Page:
I can’t claim to know much about how the Internet works. Every time I research the subject, I come across new complexities that have always been there but I never knew existed. I’m just glad that there were (and still are) a few geniuses that were astute enough to put all these technologies together to make the World Wide Web for all of us to enjoy.
While researching ideas for new domain names, I came across an interesting find. More specifically, I was wondering what Top-Level Domains were available for creating new domain names. Top-Level Domains (also known as TLDs) are that part of a URL after the last “dot.” For example: .com, .org, .gov, and so on. I thought it would be cool if I could have a custom TLD like .sarmiento or something like that, then the address to my Web site could look like mh.sarmiento or just hiram.sarmiento.
Much to my surprise, I found that ICANN (the organization responsible for handling the creation of new domain names) announced last June that it will begin to implement a system to allow users to apply for the creation of a new TLD. So, Microsoft could, for example, apply for .msn, Apple could apply for .mac, and I could apply for .sarmiento. Well, I’m not exactly sure if ICANN will accept applications from individuals, but it would be nice. The applications are expected to be available in the second quarter of this year.
Though creating new TLDs might not seem important at first (no one wants to develop more ways to cause chaos on the Internet, after all), it will actually serve to better organize the Internet. For example, people who wanted to research photography could look for sites ending in .photo instead of the generic .com. Another benefit that arises from registering new TLDs is internationalization (meaning that people in other countries can register custom TLDs in their own language), and that leads me to my second interesting find.
If you haven’t noticed, domain names are limited to the 26 Roman letters (A-Z, a-z), the 10 Arabic numerals (0-9), and a few special punctuation characters. (This set of characters is known as ASCII or American Standard Code for Information Interchange—note the American part.) This makes it pretty difficult for anyone wanting to create a domain name in a language whose alphabet consists of characters not found in the ASCII set.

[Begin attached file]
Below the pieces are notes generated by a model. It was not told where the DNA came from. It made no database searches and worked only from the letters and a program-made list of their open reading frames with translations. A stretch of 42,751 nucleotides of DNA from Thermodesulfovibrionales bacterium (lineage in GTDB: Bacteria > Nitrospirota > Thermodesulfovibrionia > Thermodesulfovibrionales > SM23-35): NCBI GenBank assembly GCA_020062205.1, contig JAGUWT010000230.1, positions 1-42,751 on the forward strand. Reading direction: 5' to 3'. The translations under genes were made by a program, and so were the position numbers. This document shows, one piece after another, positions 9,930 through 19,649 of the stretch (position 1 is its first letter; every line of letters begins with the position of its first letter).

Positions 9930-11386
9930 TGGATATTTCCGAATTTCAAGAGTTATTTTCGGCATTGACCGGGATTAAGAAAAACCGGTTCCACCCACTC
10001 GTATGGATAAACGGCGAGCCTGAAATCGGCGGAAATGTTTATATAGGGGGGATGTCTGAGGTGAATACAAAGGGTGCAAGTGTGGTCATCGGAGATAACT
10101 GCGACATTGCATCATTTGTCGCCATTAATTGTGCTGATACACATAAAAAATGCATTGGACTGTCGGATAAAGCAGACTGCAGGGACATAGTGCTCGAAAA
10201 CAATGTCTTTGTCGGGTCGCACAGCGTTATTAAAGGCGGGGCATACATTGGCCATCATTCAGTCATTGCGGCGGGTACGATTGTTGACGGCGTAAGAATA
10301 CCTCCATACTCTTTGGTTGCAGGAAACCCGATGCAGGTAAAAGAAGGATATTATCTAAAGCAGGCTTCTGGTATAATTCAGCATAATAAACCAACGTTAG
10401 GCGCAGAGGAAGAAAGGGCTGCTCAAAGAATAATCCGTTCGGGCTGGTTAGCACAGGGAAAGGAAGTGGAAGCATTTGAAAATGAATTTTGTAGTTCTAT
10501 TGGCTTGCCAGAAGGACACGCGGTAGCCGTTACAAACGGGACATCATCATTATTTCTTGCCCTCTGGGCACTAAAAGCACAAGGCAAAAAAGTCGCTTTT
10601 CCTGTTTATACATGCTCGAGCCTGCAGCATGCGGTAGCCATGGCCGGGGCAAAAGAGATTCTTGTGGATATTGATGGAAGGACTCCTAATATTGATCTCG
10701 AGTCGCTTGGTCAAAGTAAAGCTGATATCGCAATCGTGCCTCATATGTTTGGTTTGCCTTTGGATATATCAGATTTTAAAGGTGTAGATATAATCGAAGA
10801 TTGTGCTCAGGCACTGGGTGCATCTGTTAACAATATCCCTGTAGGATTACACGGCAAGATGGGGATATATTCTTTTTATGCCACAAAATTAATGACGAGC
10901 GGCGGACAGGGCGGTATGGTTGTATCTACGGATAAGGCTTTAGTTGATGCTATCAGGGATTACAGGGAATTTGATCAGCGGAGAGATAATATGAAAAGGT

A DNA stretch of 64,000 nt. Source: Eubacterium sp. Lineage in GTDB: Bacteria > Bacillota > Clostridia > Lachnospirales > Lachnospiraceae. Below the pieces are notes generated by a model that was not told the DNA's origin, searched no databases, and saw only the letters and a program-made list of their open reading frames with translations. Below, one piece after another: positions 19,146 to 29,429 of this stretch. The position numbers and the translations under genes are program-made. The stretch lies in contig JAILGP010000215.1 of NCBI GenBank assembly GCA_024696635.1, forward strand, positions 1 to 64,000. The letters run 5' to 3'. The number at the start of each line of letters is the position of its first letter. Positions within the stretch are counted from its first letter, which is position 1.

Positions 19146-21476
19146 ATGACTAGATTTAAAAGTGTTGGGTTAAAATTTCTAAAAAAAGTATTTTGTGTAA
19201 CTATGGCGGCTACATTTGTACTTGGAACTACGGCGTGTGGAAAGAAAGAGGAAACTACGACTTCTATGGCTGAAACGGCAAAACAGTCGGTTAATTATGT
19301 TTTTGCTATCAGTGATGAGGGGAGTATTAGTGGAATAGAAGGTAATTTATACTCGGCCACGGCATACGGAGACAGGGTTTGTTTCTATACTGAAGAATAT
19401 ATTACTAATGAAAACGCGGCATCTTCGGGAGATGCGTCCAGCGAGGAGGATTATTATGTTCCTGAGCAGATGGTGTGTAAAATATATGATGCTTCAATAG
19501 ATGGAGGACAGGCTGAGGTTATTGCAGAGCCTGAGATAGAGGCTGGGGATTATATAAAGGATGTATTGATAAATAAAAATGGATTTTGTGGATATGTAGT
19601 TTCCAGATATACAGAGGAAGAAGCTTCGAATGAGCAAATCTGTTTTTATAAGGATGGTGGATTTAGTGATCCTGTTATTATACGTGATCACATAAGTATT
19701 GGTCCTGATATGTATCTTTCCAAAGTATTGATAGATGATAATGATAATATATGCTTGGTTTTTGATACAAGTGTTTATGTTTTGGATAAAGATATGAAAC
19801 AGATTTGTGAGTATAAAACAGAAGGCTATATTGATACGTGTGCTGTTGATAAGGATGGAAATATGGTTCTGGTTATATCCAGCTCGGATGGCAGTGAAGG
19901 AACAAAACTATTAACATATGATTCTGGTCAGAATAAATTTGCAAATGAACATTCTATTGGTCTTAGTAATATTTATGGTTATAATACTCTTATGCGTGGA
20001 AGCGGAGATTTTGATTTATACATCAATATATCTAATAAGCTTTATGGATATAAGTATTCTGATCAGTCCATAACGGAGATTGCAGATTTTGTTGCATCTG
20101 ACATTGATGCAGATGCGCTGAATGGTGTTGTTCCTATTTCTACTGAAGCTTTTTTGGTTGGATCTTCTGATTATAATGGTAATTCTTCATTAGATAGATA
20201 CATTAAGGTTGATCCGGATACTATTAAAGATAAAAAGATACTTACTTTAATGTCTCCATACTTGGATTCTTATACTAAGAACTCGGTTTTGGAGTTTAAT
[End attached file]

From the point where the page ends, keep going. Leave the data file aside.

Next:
This is where Internationalized Domain Names (IDN) and Internationalizing Domain Names in Applications (IDNA) step in. Under this system, domain names that contain non-ASCII characters can be created by converting them using two processes into domain names consisting solely of ASCII characters. The best way to explain this is, most likely, by an example.
Let’s say I wanted my Web site domain name to be Prüfung.de. (Prüfung means test in German.) Notice that the u with the umlaut (or diaeresis or those two little dots above it) is not an ASCII character. Before IDNA was invented, it would be impossible to create this domain name, but we can now use it to make an Internet-compatible domain name. First, the domain name is broken apart into two parts: Prüfung and de. The second part is left alone; it doesn’t need any conversion. (Just in case you’re wondering de is the TLD for Germany.) The first part, however, is in need of a little makeover.
We begin that makeover by running it first through a process called Nameprep to get prüfung. We then run that through another process called Punycode to get prfung-4ya. (Notice how the domain name now consists of only ASCII characters.) We then add xn-- to the front of our result to get xn--prfung-4ya. At long last, we combine this output with that second part we broke apart above to get our final domain name: xn--prfung-4ya.de.
I know. That whole explanation can seem rather boring and winding, but it’s actually quite interesting. The reason the conversion is necessary is that the computers handling all the traffic on the Internet can only understand the limited set of ASCII characters; it’s the only thing that was available when the Internet was created. (At least I think it was.) So, in order to accommodate the Internet users of the world whose language is something other than English, this IDNA system is necessary.
If you want to try out these conversions for yourself, I found a site that does IDN conversions. Just enter a test domain name that uses non-ASCII characters, and it will output a corresponding ASCII domain name. If you’re interested in actually registering an IDN, VeriSign has provided a list of registrars that are accredited to handle IDN registrations. Going back to the discussion of TLDs, there are currently only a few internationalized TLDs that have been set up as tests and they are likely to be temporary.
With the advent of IANA’s custom TLD program and through the use of IDNA to create non-ASCII domain names, it won’t be long before the Internet is full of Web sites with non-English addresses.